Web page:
Other towns of note: Cozad, Gibbon, and Cambridge.
When I think of the northeastern region of Nebraska, I picture of scenic river vistas, hikes and water sports. I think of Ponca State Park and Lewis & Clark State Park.
Notable history has played out in the region, and you can learn more about it in towns like Fort Calhoun and Genoa. And if you’re Irish (or just Irish on St. Patrick’s Day), don’t miss the celebrations in O’Neill around St. Patrick’s Day or Greeley in September (there’s a half-way to St. Patrick’s Day celebration).
There’s a lot to discover in northeast Nebraska including: Blair, Columbus, Fremont, Genoa, Greeley, Niobrara, Neligh, Newman Grove, Norfolk, Pierce, Royal, South Sioux City, Tekamah, Verdigre and Wayne. I’ve written an entire blog post dedicated to the region.
Southeast Nebraska is my home turf and largely the area I write about on this blog. Omaha is the largest city in the state and located in the southeast corner, and I’d recommend at least two to three days to explore some of our highlights. Omaha’s zoo is a must, but we have some fantastic museums, neighborhoods, and lord, do we have great restaurants.
Lincoln is the capital of Nebraska and less than an hour drive from Omaha. The University of Nebraska-Lincoln makes this a fun college town (so catch a football game, if you can, or a volleyball match), and visit the Haymarket. My kids are also fans of the zoo and Mammal Hall (our state’s natural history museum) in Lincoln.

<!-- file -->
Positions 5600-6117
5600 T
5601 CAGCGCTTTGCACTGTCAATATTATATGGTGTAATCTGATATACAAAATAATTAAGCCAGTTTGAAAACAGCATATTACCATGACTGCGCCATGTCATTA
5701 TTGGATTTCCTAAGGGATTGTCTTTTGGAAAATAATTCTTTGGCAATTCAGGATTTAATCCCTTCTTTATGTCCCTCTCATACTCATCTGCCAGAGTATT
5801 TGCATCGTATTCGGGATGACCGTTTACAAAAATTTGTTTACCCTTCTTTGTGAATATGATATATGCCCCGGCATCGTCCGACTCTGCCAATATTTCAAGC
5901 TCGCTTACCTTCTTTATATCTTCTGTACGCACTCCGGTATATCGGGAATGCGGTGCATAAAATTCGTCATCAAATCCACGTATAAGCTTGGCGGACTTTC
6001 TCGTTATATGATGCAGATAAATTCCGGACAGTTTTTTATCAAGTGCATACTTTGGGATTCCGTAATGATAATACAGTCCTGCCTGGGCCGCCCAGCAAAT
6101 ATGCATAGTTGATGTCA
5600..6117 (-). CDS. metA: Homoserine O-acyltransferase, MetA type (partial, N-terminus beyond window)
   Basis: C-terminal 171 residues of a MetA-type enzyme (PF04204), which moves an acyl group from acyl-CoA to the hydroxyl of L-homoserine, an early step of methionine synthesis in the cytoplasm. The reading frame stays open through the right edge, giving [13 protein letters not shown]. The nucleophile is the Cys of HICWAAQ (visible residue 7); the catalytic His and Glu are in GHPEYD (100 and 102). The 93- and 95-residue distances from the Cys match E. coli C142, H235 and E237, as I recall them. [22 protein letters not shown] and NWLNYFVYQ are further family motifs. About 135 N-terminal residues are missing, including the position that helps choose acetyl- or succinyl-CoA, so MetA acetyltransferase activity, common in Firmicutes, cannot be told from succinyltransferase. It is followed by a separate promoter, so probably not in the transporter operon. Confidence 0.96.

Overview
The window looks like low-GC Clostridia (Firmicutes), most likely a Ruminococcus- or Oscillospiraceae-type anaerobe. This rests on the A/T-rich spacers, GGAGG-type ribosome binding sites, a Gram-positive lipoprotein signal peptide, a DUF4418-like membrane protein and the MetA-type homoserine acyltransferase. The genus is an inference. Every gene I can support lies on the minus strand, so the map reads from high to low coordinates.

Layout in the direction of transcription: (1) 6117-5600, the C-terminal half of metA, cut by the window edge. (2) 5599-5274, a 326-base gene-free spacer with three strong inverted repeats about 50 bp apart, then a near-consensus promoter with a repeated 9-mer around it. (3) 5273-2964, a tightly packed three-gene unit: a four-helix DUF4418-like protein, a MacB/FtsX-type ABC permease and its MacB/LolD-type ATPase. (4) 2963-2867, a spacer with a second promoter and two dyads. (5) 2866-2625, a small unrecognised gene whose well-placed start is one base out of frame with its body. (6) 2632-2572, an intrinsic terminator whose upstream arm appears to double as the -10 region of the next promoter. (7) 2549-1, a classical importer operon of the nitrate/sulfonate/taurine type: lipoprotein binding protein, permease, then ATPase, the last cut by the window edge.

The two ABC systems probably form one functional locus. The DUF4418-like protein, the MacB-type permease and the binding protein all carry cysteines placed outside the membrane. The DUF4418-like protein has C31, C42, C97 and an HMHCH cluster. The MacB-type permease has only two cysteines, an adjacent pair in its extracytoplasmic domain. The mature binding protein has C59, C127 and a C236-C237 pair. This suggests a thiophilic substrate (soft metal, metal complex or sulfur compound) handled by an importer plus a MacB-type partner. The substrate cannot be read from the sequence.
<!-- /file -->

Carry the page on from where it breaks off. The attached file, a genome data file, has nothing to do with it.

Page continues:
A few other of my favorite cities to visit in the southeast: Nebraska City, home of Arbor Day and a wonderful place to visit in the fall, and Ashland, with attractions very near each other including the Nebraska Wildlife Safari, Strategic Air Command and Aerospace Museum, and Mahoney State Park…plus my favorite cidery tasting room, Glacial Till.
You’ll find some fabulous spots for glamping in southeast Nebraska, including a spot in Ashland and Nehawka. One of the nicest, artsy small towns you’ll ever find is Brownville, and it’s not too far from Indian Cave State Park, with excellent hiking trails.
If you’re outdoorsy, plan a visit to Fontenelle Forest in Bellevue, take a hike and then try the TreeRush ropes course there.
Other notable towns in southeast Nebraska: Papillion, Bennington, Central City, Gretna, Waterloo, La Vista, Wilber, Hampton, Denton, Daykin, Fairfield, Ohiowa, and Beatrice.